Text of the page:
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Comeback kid: Plymouth’s Ed Johnson fights to keep his MMA dreams alive

January 25, 2012

PLYMOUTH — Ed Johnson found Mixed Martial Arts as a way to cope with the pain of his father’s loss.
The sport that started as an outlet quickly became a passion, but when he awoke one morning to discover two herniated lumbar discs 10 months ago, he thought he might have to give up that passion forever.
Fortunately for Johnson, that’s not the case.
After a tough and uncertain rehabilitation, the 20-year-old Plymouth High School graduate will make his return to the cage April 7 in a 155-pound bout at the Century Center.
“I’m still taking it one step at a time. I’m about 100 percent,” said Johnson. “Just getting back in it is amazing. I’ve got a fight set up April 7. That’s going to be huge for me. I can’t wait to just get back and just go all out and let go of everything that has been bottled up inside me for nine months.”
It was through tragedy that Johnson originally found MMA roughly three years ago.
Johnson’s initial introduction to fighting sports came through his father, Robert, in the guise of boxing. When Robert passed away from a sudden heart attack at the age of 54, the young Johnson found himself angry and without direction.
It was around that time in 2009 that fellow Plymouth fighter and friend Ricky Miller got his start in Mixed Martial Arts under the tutelage of veteran local fighter Travis Smith at Smith’s gym in Plymouth. Johnson soon began training with Miller and Smith and after two years the trio left for Midwest Martial Arts, an Osceola gym run by Todd “Bulldog” Brown that specializes in Muay Thai kickboxing and Brazilian Jiu-Jitsu, two of the most prominent disciplines in the sport of MMA.
For Johnson, discovering MMA was like a revelation.
“I had done some boxing and my dad passed away, and I had some stuff going on, some related issues,” recalled Johnson. “My buddy Ricky had started around the same time as me, and he said ‘Come over, it’s kind of like boxing, mixed martial arts.’ I thought I’d check it out, and I developed a passion for it.
“When my dad died I had gotten into some trouble in high school. I really needed a direction. I was very angry. Starting MMA was kind of what freed me in getting that anger and that frustration out because I took the passing of my dad really hard.”
Since Johnson’s initiation into the sport, he’s earned a 2-1 record fighting on the local circuit. MMA has given him both an outlet for his frustrations and a dream as he hopes to turn pro one day.
But that dream and that outlet were nearly taken away when Johnson awoke last March to discover he couldn’t even get out of bed. The young fighter had suffered two herniated discs in his lower spine, and his future in the sport that had become his passion was now uncertain.
“It was just a normal morning, but I woke up and I couldn’t get out of bed. I had two herniated disks, my L4 and L5 were herniated in my lower back. For a week and a half I couldn’t get up by myself,” he said.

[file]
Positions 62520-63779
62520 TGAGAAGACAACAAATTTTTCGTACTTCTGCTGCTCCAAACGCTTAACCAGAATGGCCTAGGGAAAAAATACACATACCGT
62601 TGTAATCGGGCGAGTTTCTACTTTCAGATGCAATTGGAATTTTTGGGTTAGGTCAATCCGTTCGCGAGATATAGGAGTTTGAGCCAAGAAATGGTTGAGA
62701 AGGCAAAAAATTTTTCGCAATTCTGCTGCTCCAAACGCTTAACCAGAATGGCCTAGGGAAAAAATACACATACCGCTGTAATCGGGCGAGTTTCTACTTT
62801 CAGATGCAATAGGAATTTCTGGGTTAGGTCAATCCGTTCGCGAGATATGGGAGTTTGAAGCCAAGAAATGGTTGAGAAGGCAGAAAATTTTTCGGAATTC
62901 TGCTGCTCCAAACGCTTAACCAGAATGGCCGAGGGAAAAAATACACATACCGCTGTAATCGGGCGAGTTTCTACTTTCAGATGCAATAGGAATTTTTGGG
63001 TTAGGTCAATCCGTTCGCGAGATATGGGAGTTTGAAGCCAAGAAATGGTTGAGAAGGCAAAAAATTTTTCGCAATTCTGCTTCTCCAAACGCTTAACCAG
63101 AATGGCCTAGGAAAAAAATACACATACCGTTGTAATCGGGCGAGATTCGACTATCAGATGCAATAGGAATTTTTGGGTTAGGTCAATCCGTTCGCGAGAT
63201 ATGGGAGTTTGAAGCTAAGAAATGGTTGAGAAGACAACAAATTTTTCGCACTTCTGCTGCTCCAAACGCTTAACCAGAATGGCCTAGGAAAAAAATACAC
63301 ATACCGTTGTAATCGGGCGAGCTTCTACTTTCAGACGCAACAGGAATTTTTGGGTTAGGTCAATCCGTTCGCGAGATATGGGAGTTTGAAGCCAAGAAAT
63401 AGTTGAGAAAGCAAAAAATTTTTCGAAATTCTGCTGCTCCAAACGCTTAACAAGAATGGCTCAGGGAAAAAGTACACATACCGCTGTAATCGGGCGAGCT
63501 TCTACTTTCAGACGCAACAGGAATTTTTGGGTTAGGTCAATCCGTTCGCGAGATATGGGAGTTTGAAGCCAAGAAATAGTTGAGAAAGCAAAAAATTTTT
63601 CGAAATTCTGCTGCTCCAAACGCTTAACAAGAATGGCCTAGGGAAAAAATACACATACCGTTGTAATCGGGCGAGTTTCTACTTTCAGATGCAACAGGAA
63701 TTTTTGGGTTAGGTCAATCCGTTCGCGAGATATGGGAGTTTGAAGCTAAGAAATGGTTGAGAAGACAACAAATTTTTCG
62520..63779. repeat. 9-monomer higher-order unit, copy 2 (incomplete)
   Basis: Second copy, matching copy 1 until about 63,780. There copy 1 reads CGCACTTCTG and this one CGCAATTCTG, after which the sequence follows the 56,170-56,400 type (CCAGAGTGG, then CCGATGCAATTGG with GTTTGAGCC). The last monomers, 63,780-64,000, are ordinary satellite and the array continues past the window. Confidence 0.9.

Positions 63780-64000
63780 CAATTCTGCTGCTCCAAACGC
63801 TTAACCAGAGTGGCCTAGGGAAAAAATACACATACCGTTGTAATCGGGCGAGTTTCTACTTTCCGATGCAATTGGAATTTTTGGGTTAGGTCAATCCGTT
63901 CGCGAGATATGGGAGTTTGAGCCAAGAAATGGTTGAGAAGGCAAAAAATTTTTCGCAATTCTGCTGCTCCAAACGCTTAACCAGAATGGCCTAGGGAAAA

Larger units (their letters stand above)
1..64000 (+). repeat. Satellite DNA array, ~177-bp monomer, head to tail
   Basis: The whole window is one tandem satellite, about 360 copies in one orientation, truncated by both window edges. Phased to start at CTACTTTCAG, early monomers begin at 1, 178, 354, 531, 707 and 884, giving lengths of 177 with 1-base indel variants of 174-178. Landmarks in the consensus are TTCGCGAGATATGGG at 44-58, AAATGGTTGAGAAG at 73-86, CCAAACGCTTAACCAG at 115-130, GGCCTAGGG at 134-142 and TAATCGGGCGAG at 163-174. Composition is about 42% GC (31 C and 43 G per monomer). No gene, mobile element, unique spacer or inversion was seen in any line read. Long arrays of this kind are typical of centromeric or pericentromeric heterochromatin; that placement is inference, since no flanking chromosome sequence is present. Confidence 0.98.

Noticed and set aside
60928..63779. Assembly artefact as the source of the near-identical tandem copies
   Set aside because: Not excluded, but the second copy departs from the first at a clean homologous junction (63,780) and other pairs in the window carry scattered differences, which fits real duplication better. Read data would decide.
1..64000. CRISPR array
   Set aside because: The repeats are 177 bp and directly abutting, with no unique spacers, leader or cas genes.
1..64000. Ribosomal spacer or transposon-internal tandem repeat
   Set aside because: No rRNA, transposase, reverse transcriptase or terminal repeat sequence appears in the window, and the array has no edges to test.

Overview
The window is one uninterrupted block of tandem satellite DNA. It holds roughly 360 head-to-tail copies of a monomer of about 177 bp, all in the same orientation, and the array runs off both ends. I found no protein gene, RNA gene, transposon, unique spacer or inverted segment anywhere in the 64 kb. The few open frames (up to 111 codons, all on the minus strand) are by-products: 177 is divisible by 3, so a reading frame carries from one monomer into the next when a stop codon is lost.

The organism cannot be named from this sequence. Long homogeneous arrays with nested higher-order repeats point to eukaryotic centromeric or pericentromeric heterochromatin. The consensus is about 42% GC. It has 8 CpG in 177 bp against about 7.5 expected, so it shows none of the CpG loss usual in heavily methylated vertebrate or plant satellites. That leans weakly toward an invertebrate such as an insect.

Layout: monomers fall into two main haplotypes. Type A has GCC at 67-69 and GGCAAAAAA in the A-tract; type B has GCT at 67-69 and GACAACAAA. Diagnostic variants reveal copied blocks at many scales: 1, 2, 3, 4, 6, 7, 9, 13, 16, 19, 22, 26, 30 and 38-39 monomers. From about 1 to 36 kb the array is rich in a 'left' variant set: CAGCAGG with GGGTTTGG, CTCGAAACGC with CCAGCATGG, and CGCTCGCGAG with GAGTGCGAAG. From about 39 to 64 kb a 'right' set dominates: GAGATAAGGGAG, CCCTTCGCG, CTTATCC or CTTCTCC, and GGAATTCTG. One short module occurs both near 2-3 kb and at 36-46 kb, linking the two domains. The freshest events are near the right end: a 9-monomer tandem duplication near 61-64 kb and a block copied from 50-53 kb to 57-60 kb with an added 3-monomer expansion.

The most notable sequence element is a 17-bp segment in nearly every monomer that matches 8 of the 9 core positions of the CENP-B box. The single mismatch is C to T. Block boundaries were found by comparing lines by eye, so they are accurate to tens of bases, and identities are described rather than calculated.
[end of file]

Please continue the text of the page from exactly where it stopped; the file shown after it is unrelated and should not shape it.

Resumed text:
“When you go from training every day and that’s been your life, that’s your dream to make it, and you just wake up one morning and it’s gone it’s crushing to you. You can’t put in words what it does to you. You have everybody asking when are you going to fight and telling you you’ve got to get back in training, you’ve got fights coming up. I felt a lot of pressure. People are wanting to see you fight, and you’re not fighting. It hurts you, even now it hurts.”
After debating surgery, an option that might effectively have ended his burgeoning fight career, Johnson decided on less invasive options.
Johnson’s nurse supervisor Lori Ruggles suggested he use an inversion table, a devise that helps to stretch out the spine by hanging users upside down or at an inverted angle, while another friend, Barb Miller, referred him to a nutritional drink called Zija Smart Mix, a beverage distilled from the Moringa plant whose proponents say will help treat a variety of illnesses from headaches to asthma.
It was through a combination of these therapies and faith that Johnson credits with helping him get back on his feet.
“We were talking about back surgery, and that’s when Lori, who’s become one of my best friends, told me about the inversion table, and we just talked about things,” he explained. “We started talking and I wasn’t sure about my MMA career anymore. I just needed to let go and just let God take care of the course of whatever I needed to do. I started using the inversion table, and then Barb Miller, she got me drinking a nutritional drink that has helped me somewhat. I drink it every day. Those two people have been great in my life. They helped me recover, and I’ve been back on my feet for about a month now. I’m just ready to get back where I was.”
Johnson’s rehabilitation has been slow and even now the recovery process goes on for him, although he says he’s nearly back to full strength. He continues to train at Midwest Martial Arts in preparation for his April 7 fight, a bout he plans to be only the first of many to come.
“Todd Brown, who is my head trainer, and Travis Smith, who is another trainer of mine, those guys have helped me a lot, and Ricky Miller and some of my best friends who I train with every day,” said Johnson.
“The ultimate goal is a career. Getting some big fights in and when I’ve got about 10 fights going pro, whether that be next year, two years or whatever.”

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